The scope of a variable is the place where it is relevant and accessible. For example, the scope of properties (a kind of variable) is “all its script object”, and the scope of local variables is only “the handler where it resides”.
As this is a vague concept, let’s see it with a live sample:
set foo to "dummy variable" display dialog foo something() on something() display dialog foo end something
Here, the variable called “foo” is a local variable. So, if you run this code, you will see a dialog saying “dummy variable”. Later, the handler “something” will throw an error, since it can’t access the variable “foo” (because “foo” was not declared in its own “scope”).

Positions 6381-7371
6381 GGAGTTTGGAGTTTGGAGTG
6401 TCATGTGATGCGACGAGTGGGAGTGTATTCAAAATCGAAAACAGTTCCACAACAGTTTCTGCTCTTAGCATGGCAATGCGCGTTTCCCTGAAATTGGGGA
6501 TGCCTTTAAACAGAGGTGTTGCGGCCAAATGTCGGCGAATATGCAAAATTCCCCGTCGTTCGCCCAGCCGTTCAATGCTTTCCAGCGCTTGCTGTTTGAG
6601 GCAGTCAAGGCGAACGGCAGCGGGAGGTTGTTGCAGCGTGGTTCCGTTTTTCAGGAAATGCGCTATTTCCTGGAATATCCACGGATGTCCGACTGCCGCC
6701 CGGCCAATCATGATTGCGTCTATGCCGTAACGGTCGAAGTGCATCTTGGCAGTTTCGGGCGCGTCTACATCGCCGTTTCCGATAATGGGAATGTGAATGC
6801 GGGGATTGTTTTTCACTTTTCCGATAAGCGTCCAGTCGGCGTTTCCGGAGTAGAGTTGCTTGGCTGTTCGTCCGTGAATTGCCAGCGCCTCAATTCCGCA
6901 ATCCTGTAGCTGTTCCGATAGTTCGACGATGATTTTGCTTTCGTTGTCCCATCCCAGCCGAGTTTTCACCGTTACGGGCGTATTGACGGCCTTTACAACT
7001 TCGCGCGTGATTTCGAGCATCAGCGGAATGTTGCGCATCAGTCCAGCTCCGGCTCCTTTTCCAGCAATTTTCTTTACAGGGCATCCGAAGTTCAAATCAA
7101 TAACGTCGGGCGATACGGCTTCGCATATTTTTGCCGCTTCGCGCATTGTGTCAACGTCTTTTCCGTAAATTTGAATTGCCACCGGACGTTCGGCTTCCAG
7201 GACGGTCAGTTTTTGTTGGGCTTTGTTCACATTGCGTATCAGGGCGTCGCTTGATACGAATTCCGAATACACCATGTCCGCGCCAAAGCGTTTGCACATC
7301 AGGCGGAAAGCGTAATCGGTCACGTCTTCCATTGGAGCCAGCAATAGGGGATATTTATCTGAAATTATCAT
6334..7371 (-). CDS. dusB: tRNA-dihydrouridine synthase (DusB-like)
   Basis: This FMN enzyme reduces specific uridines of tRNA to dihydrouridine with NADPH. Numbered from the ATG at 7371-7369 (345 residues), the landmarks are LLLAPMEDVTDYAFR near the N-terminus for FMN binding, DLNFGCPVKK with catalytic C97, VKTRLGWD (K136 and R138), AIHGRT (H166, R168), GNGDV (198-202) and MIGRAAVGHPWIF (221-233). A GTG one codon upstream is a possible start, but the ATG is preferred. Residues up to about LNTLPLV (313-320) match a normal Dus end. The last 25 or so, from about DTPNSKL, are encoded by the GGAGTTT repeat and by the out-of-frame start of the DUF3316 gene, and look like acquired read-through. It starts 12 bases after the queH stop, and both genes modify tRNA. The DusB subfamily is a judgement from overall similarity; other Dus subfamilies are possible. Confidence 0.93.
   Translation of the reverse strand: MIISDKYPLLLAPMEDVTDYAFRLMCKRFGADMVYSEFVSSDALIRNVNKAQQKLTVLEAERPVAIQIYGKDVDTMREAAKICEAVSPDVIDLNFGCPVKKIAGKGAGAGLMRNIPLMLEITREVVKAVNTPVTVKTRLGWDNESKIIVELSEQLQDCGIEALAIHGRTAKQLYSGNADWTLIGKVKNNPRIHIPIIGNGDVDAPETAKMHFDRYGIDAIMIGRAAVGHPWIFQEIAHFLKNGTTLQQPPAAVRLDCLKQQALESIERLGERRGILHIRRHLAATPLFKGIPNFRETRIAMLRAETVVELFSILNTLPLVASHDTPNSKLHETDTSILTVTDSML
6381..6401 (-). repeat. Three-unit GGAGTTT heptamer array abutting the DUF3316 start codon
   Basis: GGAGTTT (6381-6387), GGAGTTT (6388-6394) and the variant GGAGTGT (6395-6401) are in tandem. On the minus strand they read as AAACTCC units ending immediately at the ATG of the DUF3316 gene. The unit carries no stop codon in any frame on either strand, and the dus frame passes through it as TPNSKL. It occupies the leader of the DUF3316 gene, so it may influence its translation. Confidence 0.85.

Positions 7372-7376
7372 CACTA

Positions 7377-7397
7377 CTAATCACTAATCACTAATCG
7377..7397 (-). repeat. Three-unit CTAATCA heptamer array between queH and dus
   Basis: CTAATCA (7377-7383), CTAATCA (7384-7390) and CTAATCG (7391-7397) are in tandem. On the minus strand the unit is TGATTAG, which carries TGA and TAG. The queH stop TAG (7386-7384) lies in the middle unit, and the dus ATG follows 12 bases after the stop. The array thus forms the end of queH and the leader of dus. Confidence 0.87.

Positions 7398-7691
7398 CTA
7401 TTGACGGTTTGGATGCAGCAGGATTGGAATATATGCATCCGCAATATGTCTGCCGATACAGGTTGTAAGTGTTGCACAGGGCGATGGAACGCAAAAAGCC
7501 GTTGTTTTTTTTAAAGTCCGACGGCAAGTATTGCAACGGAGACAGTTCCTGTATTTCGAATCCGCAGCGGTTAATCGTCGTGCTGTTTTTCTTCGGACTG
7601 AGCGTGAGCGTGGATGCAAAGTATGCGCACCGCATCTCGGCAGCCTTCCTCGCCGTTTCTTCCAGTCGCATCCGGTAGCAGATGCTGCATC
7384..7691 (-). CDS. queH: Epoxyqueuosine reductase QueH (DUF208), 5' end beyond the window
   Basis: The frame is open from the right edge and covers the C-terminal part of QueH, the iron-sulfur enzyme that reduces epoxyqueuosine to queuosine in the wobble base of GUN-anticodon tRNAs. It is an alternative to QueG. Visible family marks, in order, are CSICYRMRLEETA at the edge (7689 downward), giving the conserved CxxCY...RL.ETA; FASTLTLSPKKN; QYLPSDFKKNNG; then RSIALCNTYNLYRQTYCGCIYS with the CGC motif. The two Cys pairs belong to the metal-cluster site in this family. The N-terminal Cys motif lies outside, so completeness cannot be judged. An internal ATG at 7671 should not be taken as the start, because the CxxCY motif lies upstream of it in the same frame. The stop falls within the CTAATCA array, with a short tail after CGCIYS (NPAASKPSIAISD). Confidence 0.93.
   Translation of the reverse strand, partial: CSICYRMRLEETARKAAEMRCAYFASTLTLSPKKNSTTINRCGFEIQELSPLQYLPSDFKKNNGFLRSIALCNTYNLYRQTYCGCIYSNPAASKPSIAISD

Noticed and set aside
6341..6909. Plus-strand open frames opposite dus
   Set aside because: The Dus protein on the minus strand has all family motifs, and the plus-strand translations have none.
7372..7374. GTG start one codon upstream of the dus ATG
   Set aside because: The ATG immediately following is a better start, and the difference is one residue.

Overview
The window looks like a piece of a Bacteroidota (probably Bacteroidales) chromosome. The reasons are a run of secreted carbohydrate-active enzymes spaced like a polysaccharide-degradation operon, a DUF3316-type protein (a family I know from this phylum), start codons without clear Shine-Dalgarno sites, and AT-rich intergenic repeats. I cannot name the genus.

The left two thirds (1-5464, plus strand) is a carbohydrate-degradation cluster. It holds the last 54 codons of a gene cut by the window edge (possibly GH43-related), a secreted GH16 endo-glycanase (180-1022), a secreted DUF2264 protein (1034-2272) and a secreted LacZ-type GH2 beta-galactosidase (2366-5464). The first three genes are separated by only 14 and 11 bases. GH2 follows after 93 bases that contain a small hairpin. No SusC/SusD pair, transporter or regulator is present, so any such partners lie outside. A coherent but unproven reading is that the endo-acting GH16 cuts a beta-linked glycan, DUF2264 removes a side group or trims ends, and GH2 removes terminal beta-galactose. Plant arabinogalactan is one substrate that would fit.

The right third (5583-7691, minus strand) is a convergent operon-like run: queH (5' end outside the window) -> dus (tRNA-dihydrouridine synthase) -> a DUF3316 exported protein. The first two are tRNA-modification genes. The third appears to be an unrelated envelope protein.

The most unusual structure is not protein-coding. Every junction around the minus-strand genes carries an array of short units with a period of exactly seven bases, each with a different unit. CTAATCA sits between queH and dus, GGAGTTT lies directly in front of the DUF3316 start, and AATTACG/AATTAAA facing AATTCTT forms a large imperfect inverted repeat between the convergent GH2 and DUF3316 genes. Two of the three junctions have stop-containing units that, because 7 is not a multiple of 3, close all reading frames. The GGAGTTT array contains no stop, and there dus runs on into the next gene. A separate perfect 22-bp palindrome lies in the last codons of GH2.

However, if you declare the variable “foo” as a global or property, its scope will include the entire script object, and it will be accessible from any place within such script object:
property foo : "dummy variable" display dialog foo something() on something() display dialog foo end something
Here you will receive two “dummy variable” dialogs, since the scope of “foo” is available to every part of the script (both “something” and the main script, which is an implicit “run” handler).